Since the pandemic, companies have incorporated wine bars and experiences in open-air spaces into their tourism packages
A few months ago, the Catalan tourism agency announced a determination – and 12 million euros of funding – to establish food and wine as one of Catalonia’s main tourist assets. Since then, the authorities, in conjunction with the Alícia Foundation, the Bullifoundation and the Catalan Academy of Gastronomy, have presented the country’s candidacy to become the European Region of Gastronomy in 2025, as well as launching a gastronomy promotion campaign that is currently underway in the United States, Central Europe and Scandinavia. The aim, according to the General Director of Tourism, Marta Domènech, is “to turn a real resource, such as food and wine, into a tourist product”.
Meanwhile, in wine-growing regions such as Penedès, individuals, companies and institutions have begun to show off the results of the work to develop the wine tourism sector of recent years, such as new itineraries, signage and accommodation that have been added to the increased food and wine offerings in the region’s restaurants and wineries. Since the pandemic, companies have added wine bars and experiences in open-air spaces to their tourism packages, with many of these proposals gaining a new local audience that discovered Penedès due to the health restrictions.
“There are Catalans who had been to Tuscany but who didn’t know Penedès,” says Emília Torres, head of tourism for the Vilafranca del Penedès city council. The pandemic helped bring these visitors to Penedès, and many have returned and will continue to do so.
In the past couple of years, both the Vilafranca city council and the Tourism Penedès consortium have been working on a network of motorhome parking areas to help solve one of the region’s weak points: a lack of accommodation. There are now 12 areas, and the number is growing, with the aim of providing areas for visitors to spend the night close to local products and services, including food and wine, Ramon Riera, president of Tourism Penedès explains. Riera acknowledges that accommodation is a weakness but says he “takes a long view” and he points out that the hotels on the coast are also close enough to provide accommodation for wine tourists in Penedès.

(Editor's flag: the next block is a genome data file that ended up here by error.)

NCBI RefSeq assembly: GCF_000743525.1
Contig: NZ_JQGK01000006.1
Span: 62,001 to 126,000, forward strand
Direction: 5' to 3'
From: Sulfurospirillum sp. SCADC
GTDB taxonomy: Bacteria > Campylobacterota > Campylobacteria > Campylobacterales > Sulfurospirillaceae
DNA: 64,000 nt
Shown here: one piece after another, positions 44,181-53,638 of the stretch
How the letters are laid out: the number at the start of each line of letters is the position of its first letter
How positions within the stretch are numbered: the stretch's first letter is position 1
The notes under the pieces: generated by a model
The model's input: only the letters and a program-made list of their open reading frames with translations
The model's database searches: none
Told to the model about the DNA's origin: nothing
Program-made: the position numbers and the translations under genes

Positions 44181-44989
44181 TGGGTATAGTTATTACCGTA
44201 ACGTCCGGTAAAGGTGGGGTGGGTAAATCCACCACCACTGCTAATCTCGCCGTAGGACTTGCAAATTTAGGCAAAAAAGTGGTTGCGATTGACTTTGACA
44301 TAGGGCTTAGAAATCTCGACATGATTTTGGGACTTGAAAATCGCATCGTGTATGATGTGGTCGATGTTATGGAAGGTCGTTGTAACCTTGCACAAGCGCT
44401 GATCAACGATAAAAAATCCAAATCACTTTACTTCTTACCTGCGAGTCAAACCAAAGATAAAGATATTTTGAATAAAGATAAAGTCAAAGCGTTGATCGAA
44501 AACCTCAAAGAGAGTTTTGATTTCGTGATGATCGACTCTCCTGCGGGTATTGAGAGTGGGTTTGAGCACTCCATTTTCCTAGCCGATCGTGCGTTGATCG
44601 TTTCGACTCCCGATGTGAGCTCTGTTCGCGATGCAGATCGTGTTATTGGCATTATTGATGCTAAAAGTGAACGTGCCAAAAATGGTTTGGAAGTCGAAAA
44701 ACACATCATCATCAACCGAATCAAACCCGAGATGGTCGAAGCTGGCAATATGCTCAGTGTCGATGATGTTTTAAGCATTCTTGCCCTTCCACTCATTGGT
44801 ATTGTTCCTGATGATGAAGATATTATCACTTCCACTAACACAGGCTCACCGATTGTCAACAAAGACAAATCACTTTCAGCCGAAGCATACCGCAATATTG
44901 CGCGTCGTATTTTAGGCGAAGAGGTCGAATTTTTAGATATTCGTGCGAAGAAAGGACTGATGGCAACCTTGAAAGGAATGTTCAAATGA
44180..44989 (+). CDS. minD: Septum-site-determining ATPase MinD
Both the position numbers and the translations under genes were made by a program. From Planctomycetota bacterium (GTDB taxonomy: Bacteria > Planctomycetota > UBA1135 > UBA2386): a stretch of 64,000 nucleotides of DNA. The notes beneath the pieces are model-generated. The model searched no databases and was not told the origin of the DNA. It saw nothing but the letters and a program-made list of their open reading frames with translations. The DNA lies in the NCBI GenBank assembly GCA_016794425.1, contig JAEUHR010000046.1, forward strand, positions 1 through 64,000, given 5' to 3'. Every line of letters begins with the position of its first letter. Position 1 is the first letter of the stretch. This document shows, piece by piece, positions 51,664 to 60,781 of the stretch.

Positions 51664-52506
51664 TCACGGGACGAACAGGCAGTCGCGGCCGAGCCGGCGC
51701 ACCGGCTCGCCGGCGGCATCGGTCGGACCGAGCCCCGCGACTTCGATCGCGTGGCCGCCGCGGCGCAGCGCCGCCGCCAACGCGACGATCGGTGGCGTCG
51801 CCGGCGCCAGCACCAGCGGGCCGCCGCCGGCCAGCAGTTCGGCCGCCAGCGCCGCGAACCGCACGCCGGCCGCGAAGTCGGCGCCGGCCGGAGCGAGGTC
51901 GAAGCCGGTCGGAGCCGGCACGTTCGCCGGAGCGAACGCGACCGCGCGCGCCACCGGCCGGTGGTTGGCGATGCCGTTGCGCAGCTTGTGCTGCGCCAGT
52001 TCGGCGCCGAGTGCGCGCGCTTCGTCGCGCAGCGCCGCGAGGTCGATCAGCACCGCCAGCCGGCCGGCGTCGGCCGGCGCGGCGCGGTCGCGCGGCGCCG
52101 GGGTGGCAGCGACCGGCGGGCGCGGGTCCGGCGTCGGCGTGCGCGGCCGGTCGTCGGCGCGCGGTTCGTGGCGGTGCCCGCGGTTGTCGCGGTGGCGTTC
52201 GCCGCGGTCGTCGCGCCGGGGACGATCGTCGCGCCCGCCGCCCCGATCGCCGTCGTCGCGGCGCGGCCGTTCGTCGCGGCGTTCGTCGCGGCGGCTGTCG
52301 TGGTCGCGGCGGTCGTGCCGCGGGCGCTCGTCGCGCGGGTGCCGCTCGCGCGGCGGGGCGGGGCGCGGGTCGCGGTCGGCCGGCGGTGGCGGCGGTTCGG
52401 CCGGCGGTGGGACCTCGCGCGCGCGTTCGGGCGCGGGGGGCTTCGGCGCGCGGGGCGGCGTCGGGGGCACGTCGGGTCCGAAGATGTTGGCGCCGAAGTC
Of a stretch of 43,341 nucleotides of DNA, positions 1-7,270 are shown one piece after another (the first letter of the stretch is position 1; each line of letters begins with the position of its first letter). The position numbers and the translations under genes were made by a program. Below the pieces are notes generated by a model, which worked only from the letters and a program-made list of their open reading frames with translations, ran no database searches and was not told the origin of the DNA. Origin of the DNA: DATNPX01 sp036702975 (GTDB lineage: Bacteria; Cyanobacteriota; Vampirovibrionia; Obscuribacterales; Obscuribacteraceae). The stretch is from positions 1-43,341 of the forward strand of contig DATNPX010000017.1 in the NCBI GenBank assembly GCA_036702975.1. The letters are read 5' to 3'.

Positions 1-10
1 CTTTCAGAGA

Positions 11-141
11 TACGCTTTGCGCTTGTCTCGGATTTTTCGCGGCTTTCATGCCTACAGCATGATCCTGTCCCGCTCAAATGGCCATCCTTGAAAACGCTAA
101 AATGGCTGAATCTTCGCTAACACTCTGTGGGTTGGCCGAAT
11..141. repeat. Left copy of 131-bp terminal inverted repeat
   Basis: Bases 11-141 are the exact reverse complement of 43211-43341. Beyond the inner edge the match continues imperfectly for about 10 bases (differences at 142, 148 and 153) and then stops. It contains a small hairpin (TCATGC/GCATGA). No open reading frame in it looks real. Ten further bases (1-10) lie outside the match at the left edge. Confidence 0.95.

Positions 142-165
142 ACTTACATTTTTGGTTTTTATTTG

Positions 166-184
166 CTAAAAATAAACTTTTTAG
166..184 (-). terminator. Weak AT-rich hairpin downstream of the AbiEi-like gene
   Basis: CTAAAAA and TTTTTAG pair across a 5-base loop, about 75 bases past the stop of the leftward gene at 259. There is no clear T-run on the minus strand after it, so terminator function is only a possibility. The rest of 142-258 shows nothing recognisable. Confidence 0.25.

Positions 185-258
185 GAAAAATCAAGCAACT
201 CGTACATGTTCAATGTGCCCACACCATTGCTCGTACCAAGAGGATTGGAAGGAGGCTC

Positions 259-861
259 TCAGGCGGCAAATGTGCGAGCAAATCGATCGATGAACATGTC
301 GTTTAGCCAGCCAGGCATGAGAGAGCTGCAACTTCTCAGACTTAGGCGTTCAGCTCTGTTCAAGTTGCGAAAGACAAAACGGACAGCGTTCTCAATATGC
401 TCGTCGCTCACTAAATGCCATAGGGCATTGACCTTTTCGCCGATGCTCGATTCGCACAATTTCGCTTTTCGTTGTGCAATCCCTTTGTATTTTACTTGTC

Riera adds that the number of rural guest houses has been growing in recent years. In fact, Raimon Olivella, president of Masies del Penedès, which represents rural guest houses in the area, insists that “the supply of places in rural guest houses has already surpassed pre-pandemic levels”.
An example is a new boutique hotel that recently opened next to the ancient Iberian archeological site of La Font de la Canya. The three-million-euro investment from the Cal Blay catering group has made it possible to turn an old stately home into an eight-room hotel that at the same time is designed to host events for large groups of young people, with space for 30 beds and outdoor showers.
It is hoped that this project will help put La Font de la Canya on the map and boost visits to the site while promoting tourism linked to the surrounding landscape and environment. According to Riera, the objective in Penedès has never been about volume but rather attracting quality tourism, and Tourism Penedès is focusing on the family and business sectors. “We’re interested in guaranteeing sustainable tourism that provides added value,” he says.
Tourism Penedès’ latest venture, with financial support from the Catalan government, was to organise the Ressons music festival with Cruïlla, which between April 28 and 30 will feature 33 concerts by Catalan and Spanish artists in 17 wineries, and heritage and natural sites in Alt Penedès, with capacities for audiences of between 300 and 3,000 people. The intention of the organisers is to use the event to attract tourists who will stay overnight and visit other venues in the local area.
Another project is the Urban Wine Route, which Vilafranca’s local tourism department recently launched as a new way to promote the wine-growing character and traditions of the city. The itinerary even uses virtual reality technology to help visitors to get to know the city’s architectural, historical and cultural heritage. This initiative comes on the heels of the Wine Path, an itinerary that is designed to connect the city with its wine-growing tradition and its agricultural surroundings, the Vinseum wine museum, and the annual celebration of local poultry, the Cockerel Fair. Torres points out that along with the human tower groups known as castells, food and wine are “a great strength” of the city and one of Vilafranca’s main tourist draws.